By The Wyoming LLC Attorney TeamJun 03, 2022
This article discusses Delaware Estate Planning, offering insights on the importance of creating a comprehensive estate plan, including wills, trusts, healthcare arrangements, and more. Learn how estate planning protects your assets, ensures privacy, and simplifies the process for your loved ones. Consider the benefits and costs associated with estate planning in Delaware.
Estate planning is the act of preparing your assets in case of incapacitation or death. Although most people are aware of a Will, estate planning goes one step further. Typically an estate plan includes which assets will go to which heirs, as well as instructions for the settlement of estate taxes.
Most estate plans in Delaware will be set up by an attorney, to ensure that the assets will be transferred according to the preferences outlined. Typically an estate plan is chosen for large estates, or for individuals who have a large number of beneficiaries.
Protecting your children is one of the most important decisions that you can make. Whether that is who their guardians will be should you pass away suddenly, or to ensure the security of your estate. These are very important matters that can be managed in an estate plan.
Because probate proceedings are public, it means that all of your assets will be completely revealed to the public. In addition to everything you own becoming public, the person (or persons) who receive your assets will also be made public. Estate plans help you to avoid this.
The probate process is what occurs after your death. Often this process can cost several percent of an estate’s value. It is always best to avoid probate, and an estate plan allows you to do that. Not only will it provide significant savings, but it will also help you avoid loss of time and privacy.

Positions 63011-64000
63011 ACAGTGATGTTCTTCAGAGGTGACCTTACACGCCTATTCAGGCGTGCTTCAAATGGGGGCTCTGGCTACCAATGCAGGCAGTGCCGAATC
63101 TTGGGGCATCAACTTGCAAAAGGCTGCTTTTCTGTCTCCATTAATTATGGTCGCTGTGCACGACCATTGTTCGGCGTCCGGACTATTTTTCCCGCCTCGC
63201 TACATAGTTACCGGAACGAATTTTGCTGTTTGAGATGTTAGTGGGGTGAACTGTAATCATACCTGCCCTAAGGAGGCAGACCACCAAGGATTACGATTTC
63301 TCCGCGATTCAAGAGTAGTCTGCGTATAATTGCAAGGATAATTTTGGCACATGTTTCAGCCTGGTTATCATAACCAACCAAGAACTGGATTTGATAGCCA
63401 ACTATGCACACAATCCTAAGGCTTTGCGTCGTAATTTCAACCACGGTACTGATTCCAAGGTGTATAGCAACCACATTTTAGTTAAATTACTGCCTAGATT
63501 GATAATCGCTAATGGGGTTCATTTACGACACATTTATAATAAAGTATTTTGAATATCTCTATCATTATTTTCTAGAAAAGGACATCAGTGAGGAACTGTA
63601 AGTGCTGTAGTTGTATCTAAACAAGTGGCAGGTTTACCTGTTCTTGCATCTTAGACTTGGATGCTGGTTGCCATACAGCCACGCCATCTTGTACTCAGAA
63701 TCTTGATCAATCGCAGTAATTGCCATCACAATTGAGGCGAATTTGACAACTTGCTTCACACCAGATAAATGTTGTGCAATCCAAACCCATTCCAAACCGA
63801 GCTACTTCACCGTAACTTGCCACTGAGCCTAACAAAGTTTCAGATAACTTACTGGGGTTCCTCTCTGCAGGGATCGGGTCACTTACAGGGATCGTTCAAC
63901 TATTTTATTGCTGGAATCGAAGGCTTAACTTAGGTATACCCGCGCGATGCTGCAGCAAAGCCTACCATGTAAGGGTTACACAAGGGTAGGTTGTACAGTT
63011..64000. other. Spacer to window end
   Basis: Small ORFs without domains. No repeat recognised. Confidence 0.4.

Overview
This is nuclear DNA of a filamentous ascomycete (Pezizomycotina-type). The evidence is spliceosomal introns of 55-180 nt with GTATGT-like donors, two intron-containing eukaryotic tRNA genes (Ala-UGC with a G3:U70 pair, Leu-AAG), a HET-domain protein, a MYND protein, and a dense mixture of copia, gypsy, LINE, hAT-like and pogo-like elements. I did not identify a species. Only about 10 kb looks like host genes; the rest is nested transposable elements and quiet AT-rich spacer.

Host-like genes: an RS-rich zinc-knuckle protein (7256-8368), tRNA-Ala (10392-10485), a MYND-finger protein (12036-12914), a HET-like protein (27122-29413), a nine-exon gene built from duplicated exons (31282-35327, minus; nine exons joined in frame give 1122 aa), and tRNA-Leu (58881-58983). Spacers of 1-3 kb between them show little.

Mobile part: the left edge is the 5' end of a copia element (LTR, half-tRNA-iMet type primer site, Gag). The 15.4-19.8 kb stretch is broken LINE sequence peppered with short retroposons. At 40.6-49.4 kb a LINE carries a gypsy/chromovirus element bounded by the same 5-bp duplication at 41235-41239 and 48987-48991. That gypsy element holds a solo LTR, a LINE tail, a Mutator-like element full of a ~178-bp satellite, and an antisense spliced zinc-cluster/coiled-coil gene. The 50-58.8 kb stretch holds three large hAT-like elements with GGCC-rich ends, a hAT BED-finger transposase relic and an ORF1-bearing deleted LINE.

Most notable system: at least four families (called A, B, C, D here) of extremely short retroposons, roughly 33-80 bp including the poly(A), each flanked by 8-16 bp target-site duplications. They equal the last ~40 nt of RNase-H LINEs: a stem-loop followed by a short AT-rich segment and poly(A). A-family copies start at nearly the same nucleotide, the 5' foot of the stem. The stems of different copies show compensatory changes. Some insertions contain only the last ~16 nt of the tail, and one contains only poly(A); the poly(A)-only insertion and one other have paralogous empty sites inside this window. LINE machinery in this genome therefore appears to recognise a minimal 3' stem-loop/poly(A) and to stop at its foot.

If you have plans for your money after you die, then an estate plan can ensure the causes you care for are taken care of.
In order to begin estate planning, there are specific steps involved. You must follow these steps exactly in order to execute a reliable estate plan.
Delaware residents should begin by making a will. Your will should include who you want to inherit your property. It can also include who the guardians would be for your children in case of the untimely death of both you and the other parent.
Living trusts allow you to place your property in a safe location after your passing. Your beneficiaries will not need to go through probate court in order to obtain these assets. This helps them to avoid a long and costly process.
If you become unable to make conscious decisions for yourself, it can be terrible for your family. Especially if you have certain wishes that you would like upheld. In this case, you can create a health care declaration, which includes a living will and a power of attorney for health care. This allows you to give one person the power to make decisions if you are unable to.
When it comes to finances, there is nothing that can tear apart a family like death. By naming an individual as the power of attorney, you give them the authority to handle your finances should you become unable to. This person will be required to manage your assets and make decisions on your behalf.
Throughout your life, you should store all important documents in one location. This should be accessible to the executor of your estate and should include: